Sometimes the simplest phrases can really stick with you. This isn't a happy story, but it's the life that I live.
A few weeks ago I came into work and looked at the assignment list, like I always do. I picked up a report sheet and started the typical search for the day shift nurse that had been taking care of my patients. I got report and started my night.
I could tell when entering the room that if I was going to have a problematic patient, this was going to be it. By problematic I don't mean being demanding, whining, or anything like that. Sometimes you can just tell when a patient is teetering on the border of bad and worse. He was on the cusp of going into full on respiratory failure and I think he knew it. Just by looking at his status you could see it. He was on a lot of oxygen, breathing too fast, and his heart rate was way too fast.
After checking him out I headed back out to the desk to formulate my plan for the night. The one thing that really stuck out to me was that it was very easy to see that he was legitimately scared. So, needless to say, my goal for the night was to keep him calm so we could keep the rest under control. Thankfully, this is something i've gotten pretty good at.
I spent a lot of time during that night sitting in the room and talking to him. He would get worked up and start to panic. When he would panic, his respiratory status would decline in a hurry. We would make some changes and press on. I was on and off the phone with doctors throughout the night. They would give orders and I would make changes. Honestly, it was a stressful night. His status wasn't improving. My fellow nurses and I knew what was coming, but we just kept on working because that is what we do.
We had made it through the night. It wasn't an easy feet up on the desk kind of night, but we made it. As I was tying up all the loose ends at the end of the shift, I was sitting in the room talking to this gentleman before I headed home. He was telling me that he was feeling a lot better this morning and was just ready to go home. I told him that I would be back in a few days and would come find him wherever he was in the hospital to come say hey. As I was walking out the door he stopped me and said, "Kyle, you did good."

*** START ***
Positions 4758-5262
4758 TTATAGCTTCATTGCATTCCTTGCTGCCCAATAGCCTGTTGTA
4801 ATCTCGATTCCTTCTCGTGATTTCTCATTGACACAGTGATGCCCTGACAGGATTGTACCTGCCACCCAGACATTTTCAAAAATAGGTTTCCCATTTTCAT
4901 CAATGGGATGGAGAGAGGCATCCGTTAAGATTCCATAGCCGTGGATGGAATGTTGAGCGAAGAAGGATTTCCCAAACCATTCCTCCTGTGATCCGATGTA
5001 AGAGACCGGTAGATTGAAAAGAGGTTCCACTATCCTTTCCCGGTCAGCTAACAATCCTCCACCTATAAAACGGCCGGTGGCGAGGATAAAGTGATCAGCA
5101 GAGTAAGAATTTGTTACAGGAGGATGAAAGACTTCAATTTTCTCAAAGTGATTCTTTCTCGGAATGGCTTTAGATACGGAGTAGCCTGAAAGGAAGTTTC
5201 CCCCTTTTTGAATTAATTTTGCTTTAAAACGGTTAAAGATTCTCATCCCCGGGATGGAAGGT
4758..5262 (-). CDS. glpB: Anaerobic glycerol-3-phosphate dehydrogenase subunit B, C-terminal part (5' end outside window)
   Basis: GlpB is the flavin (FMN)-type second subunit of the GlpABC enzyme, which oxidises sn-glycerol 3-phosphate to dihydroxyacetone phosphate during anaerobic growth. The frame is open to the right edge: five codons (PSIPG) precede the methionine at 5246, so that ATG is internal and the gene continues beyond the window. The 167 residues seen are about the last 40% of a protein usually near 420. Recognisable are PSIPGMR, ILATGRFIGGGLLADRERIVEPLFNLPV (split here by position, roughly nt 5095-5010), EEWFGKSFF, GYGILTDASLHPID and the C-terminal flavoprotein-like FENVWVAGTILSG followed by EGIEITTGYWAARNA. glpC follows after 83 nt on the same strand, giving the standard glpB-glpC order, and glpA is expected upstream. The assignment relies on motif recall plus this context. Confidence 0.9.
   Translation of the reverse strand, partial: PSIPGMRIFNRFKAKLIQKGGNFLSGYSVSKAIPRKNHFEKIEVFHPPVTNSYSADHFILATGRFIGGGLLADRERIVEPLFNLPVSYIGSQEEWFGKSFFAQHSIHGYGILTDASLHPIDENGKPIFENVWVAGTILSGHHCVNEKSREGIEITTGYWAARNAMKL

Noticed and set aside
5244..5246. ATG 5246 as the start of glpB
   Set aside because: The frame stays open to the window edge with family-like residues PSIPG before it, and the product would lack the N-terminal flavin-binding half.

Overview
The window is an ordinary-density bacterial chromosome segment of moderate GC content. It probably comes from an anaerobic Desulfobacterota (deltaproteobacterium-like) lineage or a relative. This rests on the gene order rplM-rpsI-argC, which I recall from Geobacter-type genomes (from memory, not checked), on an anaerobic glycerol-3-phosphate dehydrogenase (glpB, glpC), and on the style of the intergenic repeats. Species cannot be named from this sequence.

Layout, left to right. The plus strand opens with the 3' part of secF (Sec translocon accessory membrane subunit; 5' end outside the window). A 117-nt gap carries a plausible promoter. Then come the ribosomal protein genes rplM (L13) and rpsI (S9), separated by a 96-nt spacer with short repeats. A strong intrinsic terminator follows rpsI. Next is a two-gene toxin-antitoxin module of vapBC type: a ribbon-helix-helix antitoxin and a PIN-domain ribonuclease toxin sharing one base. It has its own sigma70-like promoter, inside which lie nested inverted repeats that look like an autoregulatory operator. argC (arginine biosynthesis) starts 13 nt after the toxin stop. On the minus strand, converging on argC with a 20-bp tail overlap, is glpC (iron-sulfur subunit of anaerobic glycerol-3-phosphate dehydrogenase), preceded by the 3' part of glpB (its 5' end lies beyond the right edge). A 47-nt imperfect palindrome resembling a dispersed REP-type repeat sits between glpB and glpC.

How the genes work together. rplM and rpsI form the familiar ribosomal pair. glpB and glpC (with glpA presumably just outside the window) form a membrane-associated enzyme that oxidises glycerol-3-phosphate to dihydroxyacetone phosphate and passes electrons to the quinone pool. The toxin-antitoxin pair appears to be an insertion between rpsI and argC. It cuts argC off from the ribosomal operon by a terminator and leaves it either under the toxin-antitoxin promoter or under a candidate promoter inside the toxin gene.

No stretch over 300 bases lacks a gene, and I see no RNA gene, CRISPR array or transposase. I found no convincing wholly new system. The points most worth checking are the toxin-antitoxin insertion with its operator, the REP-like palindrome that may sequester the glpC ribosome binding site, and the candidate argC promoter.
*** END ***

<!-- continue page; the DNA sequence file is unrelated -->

I headed home for a few days off. That phrase would pop into my head several times in those days and I would wonder how he was doing. I considered calling up there a few times to ask about him, but kept telling myself I would be there in just a day or two.
My first night back I got some bad news. Somewhere around a day after I had gotten off, his status had declined to the point where he had to be placed on the ventilator. That is typically no big deal to myself because we place people on the ventilator all the time and manage to get a lot of them off. Sometime after he was placed on the vent something else happened. This incident left him completely unresponsive. I went in to see him that night and he didn't even look like the same person.
I took care of him the next night. I was told in report that the family was waiting on one other son to get into town and then they were planning on withdrawing care. Soon into the shift the family came out to the desk and told me that they were ready. I made all the proper calls and we did what we had to do. The family told me that they didn't want to be in the room while he passed. The family said their final goodbyes and headed out into the waiting room. I stayed in the room with him. I just didn't feel right letting him pass in that room alone. A few of us, that had taken care of him, stayed by his side and watched his heart rate creep down until if finally reached zero.
All I could think of were those words. "Kyle, you did good." You'd never believe how a couple of words can stick with you until it actually happens. In the field we work in, we experience them more often than most. We have our moments and we press on. I'll tell you one thing, you really learn to not take life for granted working in the ICU. Take it from me, life is a precious thing, so don't waste it!
Until Next Time,